The redevelopment of the site, which began in 2018, was undertaken by Collingwood-based Architecture firm, Fieldwork. I spoke to Tim Brooks, Project Architect for Collingwood Yards, about Fieldwork’s vision for the site. Encouraging the community to engage with the space was a central goal of the Collingwood Yards team, and the architecture of the site reflects this. Brooks pointed out the external positioning of lifts and stairs, and the openness of the central courtyard, enabling free movement as one explores. For Brooks, Fieldwork’s project was centred on the importance of creating a permeable space, one where the “wider community would feel like they can visit the site”, even if by using it as a thoroughfare between Johnston Street and the neighbouring side streets.

Rather than creating a “fortress of art-making”, Brooks and his team instead sought to formulate a space where the inner-workings of the artistic process are accessible to the broader community. This is most apparent during the open-studio evenings hosted at the Yards, when members of the public are invited inside the artist nooks that span the upper levels of the buildings. Finished and half-finished works allow insight into the process of creation in a candid, authentic way. Importantly, pretzels and cheese are on offer on each floor throughout these evenings. I can attest to the delight of admiring art whilst munching on free snacks—alongside the enjoyment of feeling connected to artistic practice in such a relaxed manner after so long spent in lockdowns.

The creative diversity of the Yards is perhaps its most fascinating feature. On a given night, the space might host an exhibition alongside a radio event and market, drawing visitors from the surrounding suburbs who gather in the central courtyard. On the lower level, opening onto this gravel courtyard, is Hope Street Radio—a bar/restaurant/DJ and live-music space, which broadcasts on Thursdays-Sundays. Stay Soft Studios organises night markets in the central courtyard on a monthly basis, allowing local creatives and small businesses to sell their goods. Uro, a bookstore with a focus on architecture and design, is permanently housed in the lower level. And RMIT-connected architecture journal Caliper also utilises the space for events and exhibitions.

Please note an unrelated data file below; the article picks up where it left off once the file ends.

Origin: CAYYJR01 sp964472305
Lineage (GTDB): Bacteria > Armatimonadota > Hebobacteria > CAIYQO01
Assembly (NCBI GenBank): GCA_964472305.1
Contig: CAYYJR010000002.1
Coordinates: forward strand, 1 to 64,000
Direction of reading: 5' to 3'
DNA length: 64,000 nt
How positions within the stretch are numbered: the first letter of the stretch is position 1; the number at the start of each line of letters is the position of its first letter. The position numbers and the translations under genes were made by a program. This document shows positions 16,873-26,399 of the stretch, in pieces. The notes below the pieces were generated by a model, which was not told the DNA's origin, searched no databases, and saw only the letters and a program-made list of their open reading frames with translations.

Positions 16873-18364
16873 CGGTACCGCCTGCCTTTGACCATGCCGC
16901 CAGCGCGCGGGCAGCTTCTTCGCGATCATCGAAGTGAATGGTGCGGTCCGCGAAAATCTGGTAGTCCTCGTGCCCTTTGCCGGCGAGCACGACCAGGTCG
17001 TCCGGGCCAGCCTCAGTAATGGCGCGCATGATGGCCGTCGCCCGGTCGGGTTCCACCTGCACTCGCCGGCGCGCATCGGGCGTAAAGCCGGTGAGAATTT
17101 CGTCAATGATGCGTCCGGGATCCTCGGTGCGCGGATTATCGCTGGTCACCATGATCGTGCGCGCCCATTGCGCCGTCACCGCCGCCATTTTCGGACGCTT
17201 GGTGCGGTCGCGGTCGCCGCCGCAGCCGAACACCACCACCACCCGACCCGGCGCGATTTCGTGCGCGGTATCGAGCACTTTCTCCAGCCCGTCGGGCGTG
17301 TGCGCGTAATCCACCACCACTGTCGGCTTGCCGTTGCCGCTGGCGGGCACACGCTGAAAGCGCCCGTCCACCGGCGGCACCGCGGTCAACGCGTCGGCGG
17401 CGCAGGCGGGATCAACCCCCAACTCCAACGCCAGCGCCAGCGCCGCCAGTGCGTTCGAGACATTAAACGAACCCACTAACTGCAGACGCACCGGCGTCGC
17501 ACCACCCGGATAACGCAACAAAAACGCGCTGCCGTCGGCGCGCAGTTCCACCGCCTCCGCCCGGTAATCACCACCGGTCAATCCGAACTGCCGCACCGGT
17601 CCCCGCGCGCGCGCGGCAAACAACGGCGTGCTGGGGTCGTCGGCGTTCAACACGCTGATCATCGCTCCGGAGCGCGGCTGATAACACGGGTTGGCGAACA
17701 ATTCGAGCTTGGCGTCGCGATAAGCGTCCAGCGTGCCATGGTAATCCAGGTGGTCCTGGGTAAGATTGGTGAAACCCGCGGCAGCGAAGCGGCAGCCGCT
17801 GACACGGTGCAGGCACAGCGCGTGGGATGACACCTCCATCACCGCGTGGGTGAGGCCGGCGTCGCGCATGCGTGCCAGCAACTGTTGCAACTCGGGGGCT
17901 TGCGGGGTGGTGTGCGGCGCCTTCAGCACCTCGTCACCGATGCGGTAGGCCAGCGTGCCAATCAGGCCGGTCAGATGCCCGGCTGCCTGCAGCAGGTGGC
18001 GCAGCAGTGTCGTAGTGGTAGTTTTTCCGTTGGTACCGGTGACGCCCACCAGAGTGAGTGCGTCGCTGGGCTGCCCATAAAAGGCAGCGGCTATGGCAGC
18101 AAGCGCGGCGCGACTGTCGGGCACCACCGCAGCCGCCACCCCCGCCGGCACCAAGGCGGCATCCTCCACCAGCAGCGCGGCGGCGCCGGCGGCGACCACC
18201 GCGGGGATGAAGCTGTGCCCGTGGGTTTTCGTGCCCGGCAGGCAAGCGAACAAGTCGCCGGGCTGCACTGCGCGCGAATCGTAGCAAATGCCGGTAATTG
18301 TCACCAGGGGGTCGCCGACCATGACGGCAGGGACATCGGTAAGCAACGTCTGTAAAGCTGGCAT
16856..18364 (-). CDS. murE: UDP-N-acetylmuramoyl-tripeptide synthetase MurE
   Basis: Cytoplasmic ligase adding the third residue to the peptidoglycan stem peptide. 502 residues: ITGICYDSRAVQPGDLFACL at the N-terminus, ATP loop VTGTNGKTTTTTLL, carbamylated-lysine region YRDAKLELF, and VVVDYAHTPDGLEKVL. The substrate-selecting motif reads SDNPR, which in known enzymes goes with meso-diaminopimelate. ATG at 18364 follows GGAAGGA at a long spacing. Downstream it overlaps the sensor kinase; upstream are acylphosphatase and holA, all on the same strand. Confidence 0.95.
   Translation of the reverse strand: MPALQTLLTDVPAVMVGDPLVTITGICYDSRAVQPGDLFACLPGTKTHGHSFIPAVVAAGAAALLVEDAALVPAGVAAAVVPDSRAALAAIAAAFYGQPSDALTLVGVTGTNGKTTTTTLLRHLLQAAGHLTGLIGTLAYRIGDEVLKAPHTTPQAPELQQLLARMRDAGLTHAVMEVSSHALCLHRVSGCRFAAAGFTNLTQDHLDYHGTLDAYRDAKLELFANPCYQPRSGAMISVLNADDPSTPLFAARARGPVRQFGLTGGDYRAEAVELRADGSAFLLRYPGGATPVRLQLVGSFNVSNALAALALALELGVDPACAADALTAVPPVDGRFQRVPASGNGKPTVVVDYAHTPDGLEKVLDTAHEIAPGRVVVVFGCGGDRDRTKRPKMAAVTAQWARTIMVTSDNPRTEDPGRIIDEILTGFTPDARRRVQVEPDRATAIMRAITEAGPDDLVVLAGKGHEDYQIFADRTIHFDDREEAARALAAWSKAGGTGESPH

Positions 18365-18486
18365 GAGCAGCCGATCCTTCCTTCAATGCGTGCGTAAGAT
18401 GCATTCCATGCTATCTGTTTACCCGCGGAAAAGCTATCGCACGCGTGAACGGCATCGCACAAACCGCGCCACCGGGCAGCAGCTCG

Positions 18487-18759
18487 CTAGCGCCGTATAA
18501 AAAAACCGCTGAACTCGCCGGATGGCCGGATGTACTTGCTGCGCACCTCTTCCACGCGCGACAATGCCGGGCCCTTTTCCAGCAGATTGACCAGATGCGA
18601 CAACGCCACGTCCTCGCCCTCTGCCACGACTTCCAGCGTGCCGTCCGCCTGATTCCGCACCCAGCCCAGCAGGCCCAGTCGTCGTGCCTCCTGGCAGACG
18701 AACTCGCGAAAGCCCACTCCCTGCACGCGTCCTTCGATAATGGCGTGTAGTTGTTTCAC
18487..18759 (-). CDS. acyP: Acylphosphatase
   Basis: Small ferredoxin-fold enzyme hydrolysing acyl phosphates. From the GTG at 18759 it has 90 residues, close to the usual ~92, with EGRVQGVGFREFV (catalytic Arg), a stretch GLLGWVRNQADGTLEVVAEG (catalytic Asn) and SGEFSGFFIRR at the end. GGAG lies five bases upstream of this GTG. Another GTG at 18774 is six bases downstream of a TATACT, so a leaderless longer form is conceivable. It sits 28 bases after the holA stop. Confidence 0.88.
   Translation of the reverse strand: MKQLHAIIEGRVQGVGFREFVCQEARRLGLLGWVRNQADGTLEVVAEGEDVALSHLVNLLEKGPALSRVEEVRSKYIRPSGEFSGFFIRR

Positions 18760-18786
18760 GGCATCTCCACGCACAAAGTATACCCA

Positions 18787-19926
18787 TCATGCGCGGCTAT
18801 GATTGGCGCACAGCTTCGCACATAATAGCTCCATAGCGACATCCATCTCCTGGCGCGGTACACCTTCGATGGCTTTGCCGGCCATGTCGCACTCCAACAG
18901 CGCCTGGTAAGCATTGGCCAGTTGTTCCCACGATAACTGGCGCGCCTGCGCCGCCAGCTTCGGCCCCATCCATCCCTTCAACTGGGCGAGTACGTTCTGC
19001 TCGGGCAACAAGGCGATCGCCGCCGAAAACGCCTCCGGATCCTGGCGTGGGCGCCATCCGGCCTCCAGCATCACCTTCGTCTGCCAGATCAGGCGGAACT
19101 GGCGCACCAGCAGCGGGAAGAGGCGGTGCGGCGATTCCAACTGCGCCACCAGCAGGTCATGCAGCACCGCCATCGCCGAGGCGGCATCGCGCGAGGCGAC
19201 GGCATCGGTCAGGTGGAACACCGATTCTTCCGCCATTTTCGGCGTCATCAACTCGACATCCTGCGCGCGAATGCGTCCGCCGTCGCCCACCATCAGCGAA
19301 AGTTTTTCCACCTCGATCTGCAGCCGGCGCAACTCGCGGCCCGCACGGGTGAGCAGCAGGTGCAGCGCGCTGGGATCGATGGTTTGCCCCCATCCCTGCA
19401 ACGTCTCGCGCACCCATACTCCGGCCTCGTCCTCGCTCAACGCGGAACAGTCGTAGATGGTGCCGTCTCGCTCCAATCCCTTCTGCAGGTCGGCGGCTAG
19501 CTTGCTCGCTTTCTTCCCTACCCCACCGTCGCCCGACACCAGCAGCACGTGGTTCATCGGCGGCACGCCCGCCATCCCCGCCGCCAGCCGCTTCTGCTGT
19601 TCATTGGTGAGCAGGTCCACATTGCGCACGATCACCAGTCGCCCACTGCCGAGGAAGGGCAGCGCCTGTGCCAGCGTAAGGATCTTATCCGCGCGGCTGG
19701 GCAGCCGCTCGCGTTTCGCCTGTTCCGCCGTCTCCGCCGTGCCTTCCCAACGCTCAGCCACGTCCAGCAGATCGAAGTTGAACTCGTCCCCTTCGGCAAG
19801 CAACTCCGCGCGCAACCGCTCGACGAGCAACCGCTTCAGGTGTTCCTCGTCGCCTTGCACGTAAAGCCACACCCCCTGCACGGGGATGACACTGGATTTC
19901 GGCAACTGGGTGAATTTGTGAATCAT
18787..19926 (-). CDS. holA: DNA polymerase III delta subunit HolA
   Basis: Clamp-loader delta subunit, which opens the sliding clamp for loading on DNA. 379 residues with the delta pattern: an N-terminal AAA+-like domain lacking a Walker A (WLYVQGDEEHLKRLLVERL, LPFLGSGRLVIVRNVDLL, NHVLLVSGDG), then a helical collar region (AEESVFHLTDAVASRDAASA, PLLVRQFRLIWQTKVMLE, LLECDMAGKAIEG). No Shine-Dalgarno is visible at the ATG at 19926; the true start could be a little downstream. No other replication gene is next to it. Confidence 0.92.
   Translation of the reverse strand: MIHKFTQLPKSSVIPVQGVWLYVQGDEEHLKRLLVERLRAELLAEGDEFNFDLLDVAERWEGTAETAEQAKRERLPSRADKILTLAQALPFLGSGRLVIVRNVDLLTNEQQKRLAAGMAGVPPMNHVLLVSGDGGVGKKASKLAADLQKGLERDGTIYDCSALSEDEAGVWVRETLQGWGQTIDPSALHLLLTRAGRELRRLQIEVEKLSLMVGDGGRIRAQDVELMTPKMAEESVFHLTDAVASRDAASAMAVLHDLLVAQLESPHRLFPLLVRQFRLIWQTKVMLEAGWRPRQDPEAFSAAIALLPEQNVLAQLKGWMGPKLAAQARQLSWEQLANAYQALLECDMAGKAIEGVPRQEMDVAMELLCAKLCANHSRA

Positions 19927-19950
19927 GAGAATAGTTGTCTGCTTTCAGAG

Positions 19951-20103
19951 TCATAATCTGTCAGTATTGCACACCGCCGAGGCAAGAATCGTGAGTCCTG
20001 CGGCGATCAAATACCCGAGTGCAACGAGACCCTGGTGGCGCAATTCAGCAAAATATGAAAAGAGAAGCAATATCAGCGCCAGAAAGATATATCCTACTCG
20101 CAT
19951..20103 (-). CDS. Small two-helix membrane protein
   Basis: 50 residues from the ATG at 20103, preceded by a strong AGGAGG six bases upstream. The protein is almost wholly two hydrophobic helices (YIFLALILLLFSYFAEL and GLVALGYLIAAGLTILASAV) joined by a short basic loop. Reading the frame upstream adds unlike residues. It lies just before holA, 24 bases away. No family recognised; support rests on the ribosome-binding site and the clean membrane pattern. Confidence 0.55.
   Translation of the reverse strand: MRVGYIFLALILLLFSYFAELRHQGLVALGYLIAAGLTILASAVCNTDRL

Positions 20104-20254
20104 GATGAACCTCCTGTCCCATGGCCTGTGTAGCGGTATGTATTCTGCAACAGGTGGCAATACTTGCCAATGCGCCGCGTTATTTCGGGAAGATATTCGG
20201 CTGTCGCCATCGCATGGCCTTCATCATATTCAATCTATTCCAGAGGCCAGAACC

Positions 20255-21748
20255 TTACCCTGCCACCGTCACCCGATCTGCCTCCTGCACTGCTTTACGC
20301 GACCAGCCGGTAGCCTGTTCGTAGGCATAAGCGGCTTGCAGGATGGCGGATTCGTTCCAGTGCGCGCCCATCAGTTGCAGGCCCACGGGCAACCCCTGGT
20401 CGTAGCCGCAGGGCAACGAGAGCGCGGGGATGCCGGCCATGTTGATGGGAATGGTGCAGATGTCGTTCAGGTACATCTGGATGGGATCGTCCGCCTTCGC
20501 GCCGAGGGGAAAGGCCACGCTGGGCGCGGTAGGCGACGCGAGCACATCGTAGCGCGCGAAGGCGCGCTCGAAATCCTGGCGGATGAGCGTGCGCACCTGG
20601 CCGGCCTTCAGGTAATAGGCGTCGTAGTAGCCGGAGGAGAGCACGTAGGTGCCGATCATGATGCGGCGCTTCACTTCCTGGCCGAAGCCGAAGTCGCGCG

The artist organisation West Space routinely hosts exhibitions at the Yards, including its January-March show titled Sincerely Yours, focusing on fandom and devotion as a nexus for mixed-media creative practice, and its May-June show Watching, which explores the strange gaze of wild animals. Coming up in the West Space calendar is the exhibition TERRA: Memory and Soil, running from September to October, along with plenty of individual artist exhibitions showcasing a variety of mediums, including textiles and dance.

Visiting the Yards is somewhat similar to sticking your hand in a lucky-dip box—you never quite know what to expect. I’ve never spent time at the Yards without bumping into an old friend, or meeting someone new, whilst sipping on a drink in the courtyard or locking my bike onto the bike rack. This sense of spontaneity is what I believe makes this space truly successful in its welcoming approach to the public, and allows it to offer something vastly different from traditional art institutions like the National Gallery of Victoria.

Collingwood Yards represents a new approach to community arts spaces. Though, as Brooks told me, sites like the Abbotsford Convent and Nicholson Building have long demonstrated the value of establishing creative dynamics between tenants on a smaller scale, the Yards magnifies this. For a large, high-value block in Collingwood to be reserved for creatives is, in my mind, a success in the struggle against development, which has pushed so many out of the suburb. It is true that Collingwood Yards has become synonymous with a particular stereotype of the inner north creative—and it is certainly worth reflecting on the dangers of conformity. However, the truth of the Yards is far more complex, exciting and refreshing than this discourse lets on.

 
Farrago's magazine cover - Edition Five 2022

EDITION SIX 'RETROFUTURISM' AVAILABLE NOW!

Our last print edition of 2022 is here! This wild, visionary edition is filled with burning nostalgia, glittering hope, and tantalising visions of the future, past, and present.